It was my pleasure to preview Saints and Soldiers: Airborne Creed, the newest from director Ryan Little ( Forever Strong; Outlaw Trail; Saints and Soldiers). It will be released in theaters August 17th (for listings, visit the official site). As always, please "like" my Facebook page or follow me on Twitter for updates on new reviews. If you believe in this site, please tell your friends about it.
SAINTS AND SOLDIERS: AIRBORNE CREED (GRADE: A-)
For much of its 90 minute running time, Saints and Soldiers: Airborne Creed is a ponderous character study with seemingly little narrative thrust. It is gorgeously shot, recreates the WWII era in great detail, and the acting is terrific, but even with tense moments, a daring rescue, and some welcome humor, one wonders for a time whether the story is actually going anywhere. It is only in the third act that the various threads come together, and one realizes that director Ryan Little, along with screenwriters Lamont Gray and Lincoln Hoppe, has quietly been planting seeds along the way that later bear unexpected fruit. This is a film that invests its audience in its characters before delivering a powerful emotional wallop.
Airborne Creed is not a direct sequel to the original Saints and Soldiers. It has none of the same characters nor does it continue the story. It does, however, explore human capacity for mercy and integrity in times of great depravity, as the first one did. It likewise allows characters, both religious and not, to display wonderful humanity. Curiously, the person of faith in this film is not vaguely defined as a Latter-day Saint, as in the previous film. Here, he's the product of an interfaith family (Catholic and Baptist) whose devotion to Christ and to freedom leads him to the battlefield. David Nibley (The Best Two Years) plays this Christian as devout but relatable. As a courageous everyman whose heart is back home, Jason Wade (who starred in last year's excellent 17 Miracles) continues to impress. Virginie Fourtina Anderson and Lincoln Hoppe, as a female sharpshooter and a Nazi officer respectively, also do fine work. Nichelle Aiden leaves a gentle and sweet impression with limited screen time as Wade's sweetheart.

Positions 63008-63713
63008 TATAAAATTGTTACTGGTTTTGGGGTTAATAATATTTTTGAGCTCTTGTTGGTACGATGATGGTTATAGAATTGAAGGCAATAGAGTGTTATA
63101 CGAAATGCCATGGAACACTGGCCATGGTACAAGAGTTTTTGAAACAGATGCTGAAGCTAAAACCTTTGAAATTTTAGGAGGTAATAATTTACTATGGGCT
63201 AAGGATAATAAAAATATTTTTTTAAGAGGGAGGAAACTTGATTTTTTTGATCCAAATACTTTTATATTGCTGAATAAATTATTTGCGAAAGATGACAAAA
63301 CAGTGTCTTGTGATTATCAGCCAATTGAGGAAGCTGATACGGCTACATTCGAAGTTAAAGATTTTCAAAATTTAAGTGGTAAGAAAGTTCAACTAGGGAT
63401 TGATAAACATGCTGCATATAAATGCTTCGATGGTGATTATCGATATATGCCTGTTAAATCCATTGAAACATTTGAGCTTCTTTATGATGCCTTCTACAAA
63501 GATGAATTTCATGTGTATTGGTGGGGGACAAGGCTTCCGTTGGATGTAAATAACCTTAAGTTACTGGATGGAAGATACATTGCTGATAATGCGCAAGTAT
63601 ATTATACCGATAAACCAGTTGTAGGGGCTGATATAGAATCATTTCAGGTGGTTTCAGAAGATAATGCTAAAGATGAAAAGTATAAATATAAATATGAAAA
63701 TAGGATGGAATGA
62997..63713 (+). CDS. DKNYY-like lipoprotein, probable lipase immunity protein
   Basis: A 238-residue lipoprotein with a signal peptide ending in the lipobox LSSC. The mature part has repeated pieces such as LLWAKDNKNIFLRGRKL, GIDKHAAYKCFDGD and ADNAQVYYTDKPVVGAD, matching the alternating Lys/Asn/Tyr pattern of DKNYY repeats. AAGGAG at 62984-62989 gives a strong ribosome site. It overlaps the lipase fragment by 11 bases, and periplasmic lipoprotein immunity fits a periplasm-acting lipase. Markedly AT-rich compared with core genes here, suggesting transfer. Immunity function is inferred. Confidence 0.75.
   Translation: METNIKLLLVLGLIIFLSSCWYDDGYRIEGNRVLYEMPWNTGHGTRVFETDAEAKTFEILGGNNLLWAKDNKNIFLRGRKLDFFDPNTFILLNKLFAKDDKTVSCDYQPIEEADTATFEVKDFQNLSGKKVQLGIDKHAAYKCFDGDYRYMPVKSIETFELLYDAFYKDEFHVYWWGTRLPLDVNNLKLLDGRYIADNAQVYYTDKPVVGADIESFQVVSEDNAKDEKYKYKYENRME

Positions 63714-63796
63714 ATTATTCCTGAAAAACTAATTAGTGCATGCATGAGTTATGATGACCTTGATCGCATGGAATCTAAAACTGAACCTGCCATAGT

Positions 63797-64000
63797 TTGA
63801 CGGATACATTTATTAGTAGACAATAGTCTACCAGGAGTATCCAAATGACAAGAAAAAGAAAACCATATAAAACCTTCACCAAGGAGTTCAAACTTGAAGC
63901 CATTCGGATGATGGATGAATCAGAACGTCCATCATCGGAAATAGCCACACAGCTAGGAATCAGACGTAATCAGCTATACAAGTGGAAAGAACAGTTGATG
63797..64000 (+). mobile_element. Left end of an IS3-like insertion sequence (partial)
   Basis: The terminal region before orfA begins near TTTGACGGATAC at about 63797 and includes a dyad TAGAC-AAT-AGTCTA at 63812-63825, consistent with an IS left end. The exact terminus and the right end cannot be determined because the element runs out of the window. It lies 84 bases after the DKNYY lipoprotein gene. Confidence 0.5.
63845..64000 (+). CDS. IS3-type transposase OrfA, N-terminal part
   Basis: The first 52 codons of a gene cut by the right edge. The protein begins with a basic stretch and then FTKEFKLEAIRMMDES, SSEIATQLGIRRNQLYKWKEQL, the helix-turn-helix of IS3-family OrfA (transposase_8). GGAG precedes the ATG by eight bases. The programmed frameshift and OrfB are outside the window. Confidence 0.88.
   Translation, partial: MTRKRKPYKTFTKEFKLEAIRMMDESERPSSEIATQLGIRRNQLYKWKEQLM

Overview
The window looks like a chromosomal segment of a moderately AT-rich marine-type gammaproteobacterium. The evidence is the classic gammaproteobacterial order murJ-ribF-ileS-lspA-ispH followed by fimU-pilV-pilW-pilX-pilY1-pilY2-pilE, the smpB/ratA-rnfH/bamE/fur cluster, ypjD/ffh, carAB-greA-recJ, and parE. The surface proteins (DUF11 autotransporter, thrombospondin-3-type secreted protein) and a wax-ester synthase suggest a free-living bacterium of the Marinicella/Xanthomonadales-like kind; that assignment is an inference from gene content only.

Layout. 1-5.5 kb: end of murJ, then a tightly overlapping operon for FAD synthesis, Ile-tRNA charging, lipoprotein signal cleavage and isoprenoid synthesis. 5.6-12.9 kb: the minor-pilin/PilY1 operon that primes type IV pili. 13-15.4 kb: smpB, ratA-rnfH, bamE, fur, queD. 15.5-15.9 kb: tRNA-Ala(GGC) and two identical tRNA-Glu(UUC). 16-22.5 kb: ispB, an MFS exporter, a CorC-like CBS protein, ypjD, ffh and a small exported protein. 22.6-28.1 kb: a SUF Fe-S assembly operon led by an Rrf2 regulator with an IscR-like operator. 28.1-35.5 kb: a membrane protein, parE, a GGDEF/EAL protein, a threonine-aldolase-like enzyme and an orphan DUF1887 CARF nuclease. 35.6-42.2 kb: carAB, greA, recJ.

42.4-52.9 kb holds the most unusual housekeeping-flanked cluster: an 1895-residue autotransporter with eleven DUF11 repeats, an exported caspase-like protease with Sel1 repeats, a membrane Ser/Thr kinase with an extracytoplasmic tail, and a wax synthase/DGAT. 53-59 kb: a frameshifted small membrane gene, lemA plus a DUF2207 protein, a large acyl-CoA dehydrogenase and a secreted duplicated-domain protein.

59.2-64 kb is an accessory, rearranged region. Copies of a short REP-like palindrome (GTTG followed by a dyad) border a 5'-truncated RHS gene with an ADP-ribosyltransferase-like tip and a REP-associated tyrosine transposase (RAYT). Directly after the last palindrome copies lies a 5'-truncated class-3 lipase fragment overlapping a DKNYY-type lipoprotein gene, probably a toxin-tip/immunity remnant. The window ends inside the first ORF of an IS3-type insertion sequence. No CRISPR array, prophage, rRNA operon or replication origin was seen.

The biggest gamble is in casting Corbin Allred again, albeit in a radically different role, seeing as he left such an indelible impression in the first film with his excellent performance as Deacon, the Mormon sniper. The gamble pays off, however, as Allred successfully distances himself from the previous character (even if it takes some getting used to). By the time the credits rolled, I had to agree that he was the best actor for the part.
Providing solid action on a small budget, Little continues to do more with less (and yes, that was fun to write). Though battles, explosions, and an impressive fight scene are sprinkled throughout, the moment that'll stay with you the most is a quiet conversation towards the end of the film. Heartbreaking and beautifully written, it is perhaps the best-acted scene I've seen this year and one that ought to provoke much thought. Saints and Soldiers: Airborne Creed is in many ways a subtler work than its predecessor. It's not as action-driven and its pace is more reflective, which may frustrate some. That said, thoughtful audiences will find much to appreciate and be inspired by here.
CONTENT OVERVIEW- Saints and Soldiers: Airborne Creed is rated PG-13. It has some war violence, including a brutal fistfight and multiple shootings. There is some mild language.